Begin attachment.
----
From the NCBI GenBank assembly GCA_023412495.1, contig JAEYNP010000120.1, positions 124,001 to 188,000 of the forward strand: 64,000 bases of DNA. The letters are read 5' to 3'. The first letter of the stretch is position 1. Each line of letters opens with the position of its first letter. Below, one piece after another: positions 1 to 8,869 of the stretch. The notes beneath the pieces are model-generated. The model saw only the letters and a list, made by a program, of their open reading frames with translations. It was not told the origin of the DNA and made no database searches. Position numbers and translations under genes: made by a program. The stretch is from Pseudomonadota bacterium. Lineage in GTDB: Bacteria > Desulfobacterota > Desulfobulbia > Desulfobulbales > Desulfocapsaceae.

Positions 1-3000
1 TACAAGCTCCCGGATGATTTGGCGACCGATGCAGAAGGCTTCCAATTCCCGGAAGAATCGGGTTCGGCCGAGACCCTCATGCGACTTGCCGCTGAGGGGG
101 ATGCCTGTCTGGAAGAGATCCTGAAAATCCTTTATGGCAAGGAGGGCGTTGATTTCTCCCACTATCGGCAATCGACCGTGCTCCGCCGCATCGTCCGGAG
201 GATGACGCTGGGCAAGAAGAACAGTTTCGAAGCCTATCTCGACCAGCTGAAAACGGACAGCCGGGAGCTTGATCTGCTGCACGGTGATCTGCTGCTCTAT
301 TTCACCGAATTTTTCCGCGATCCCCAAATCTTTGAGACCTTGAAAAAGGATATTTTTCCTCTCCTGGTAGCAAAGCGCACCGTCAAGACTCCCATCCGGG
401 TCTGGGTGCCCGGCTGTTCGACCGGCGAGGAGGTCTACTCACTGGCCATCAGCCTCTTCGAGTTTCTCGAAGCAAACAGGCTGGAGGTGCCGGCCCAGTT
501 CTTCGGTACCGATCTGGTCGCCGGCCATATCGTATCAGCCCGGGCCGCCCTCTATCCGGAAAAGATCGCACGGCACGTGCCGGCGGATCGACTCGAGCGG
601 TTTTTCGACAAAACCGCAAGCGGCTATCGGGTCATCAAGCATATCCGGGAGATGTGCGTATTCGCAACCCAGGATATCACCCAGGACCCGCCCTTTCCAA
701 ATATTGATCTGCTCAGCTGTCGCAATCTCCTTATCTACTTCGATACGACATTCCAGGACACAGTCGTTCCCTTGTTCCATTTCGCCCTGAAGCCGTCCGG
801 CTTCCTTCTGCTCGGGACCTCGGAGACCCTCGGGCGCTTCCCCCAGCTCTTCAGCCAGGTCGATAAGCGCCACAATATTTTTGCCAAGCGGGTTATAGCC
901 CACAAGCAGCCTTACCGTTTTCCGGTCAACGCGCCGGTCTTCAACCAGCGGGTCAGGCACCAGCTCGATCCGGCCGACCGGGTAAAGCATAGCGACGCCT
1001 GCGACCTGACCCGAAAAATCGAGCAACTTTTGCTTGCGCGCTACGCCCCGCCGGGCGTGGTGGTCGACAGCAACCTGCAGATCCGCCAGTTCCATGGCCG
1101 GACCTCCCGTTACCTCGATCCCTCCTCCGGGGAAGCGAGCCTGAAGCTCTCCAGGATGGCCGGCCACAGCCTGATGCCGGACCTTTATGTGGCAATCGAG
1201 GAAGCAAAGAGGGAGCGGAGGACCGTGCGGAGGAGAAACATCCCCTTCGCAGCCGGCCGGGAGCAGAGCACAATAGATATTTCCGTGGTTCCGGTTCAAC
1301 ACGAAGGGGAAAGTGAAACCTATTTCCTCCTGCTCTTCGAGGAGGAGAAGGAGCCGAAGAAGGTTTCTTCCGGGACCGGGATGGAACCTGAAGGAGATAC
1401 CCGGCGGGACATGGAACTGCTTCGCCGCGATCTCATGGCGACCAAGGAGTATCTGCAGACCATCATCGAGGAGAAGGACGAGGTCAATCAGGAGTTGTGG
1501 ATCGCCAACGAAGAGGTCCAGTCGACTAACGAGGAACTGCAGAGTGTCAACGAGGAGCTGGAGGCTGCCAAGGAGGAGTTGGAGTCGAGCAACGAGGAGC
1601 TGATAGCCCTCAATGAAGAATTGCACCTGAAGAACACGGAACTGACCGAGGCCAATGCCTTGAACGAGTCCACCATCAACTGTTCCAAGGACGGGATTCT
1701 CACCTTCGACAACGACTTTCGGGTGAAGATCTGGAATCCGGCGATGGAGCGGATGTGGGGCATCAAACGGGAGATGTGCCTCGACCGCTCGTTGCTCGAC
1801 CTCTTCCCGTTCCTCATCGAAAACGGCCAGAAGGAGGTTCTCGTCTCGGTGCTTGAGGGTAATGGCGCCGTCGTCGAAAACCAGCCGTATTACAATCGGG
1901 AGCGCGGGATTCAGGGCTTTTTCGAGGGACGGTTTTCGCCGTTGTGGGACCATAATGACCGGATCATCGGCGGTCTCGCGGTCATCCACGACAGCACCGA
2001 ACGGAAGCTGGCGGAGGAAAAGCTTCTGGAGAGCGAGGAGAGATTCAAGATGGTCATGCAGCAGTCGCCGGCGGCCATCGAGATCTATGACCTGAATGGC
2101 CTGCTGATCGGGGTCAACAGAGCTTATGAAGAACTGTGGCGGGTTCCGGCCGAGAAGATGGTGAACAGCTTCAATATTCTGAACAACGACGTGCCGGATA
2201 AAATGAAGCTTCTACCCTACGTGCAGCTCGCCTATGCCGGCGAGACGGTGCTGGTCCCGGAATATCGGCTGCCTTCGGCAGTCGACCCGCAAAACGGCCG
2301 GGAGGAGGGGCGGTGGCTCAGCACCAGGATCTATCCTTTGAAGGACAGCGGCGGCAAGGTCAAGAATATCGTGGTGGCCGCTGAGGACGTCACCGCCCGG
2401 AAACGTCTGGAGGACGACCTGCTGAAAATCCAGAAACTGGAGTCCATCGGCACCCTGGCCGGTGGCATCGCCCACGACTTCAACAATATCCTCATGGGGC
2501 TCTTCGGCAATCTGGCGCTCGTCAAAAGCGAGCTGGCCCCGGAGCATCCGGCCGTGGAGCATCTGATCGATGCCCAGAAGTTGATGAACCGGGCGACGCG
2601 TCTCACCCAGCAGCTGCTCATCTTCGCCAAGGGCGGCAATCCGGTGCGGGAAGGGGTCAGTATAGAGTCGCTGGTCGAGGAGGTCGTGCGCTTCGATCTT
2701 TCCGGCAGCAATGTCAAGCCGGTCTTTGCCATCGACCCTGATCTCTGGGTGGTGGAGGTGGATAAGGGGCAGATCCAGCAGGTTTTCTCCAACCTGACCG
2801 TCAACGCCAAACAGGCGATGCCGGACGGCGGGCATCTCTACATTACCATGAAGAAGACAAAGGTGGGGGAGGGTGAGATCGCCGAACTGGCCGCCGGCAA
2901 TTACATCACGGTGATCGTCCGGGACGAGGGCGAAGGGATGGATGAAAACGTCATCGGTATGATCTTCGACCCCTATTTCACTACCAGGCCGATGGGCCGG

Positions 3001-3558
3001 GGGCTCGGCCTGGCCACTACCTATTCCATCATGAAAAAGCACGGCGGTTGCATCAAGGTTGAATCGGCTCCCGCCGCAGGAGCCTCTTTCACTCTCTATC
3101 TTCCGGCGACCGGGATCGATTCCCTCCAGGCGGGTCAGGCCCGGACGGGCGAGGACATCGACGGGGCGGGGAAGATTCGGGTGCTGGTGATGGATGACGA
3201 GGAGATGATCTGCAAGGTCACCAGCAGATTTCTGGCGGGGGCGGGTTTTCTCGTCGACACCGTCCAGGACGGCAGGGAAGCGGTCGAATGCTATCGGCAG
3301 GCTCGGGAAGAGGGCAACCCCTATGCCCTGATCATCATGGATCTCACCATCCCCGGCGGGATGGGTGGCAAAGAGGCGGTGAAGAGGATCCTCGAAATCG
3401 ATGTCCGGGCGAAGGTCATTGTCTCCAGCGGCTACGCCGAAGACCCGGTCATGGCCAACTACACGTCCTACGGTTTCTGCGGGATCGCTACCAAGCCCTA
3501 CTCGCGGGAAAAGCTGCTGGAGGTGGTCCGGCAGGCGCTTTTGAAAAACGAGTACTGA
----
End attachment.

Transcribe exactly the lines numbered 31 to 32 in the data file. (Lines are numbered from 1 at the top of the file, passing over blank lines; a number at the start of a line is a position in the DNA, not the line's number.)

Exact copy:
2801 TCAACGCCAAACAGGCGATGCCGGACGGCGGGCATCTCTACATTACCATGAAGAAGACAAAGGTGGGGGAGGGTGAGATCGCCGAACTGGCCGCCGGCAA
2901 TTACATCACGGTGATCGTCCGGGACGAGGGCGAAGGGATGGATGAAAACGTCATCGGTATGATCTTCGACCCCTATTTCACTACCAGGCCGATGGGCCGG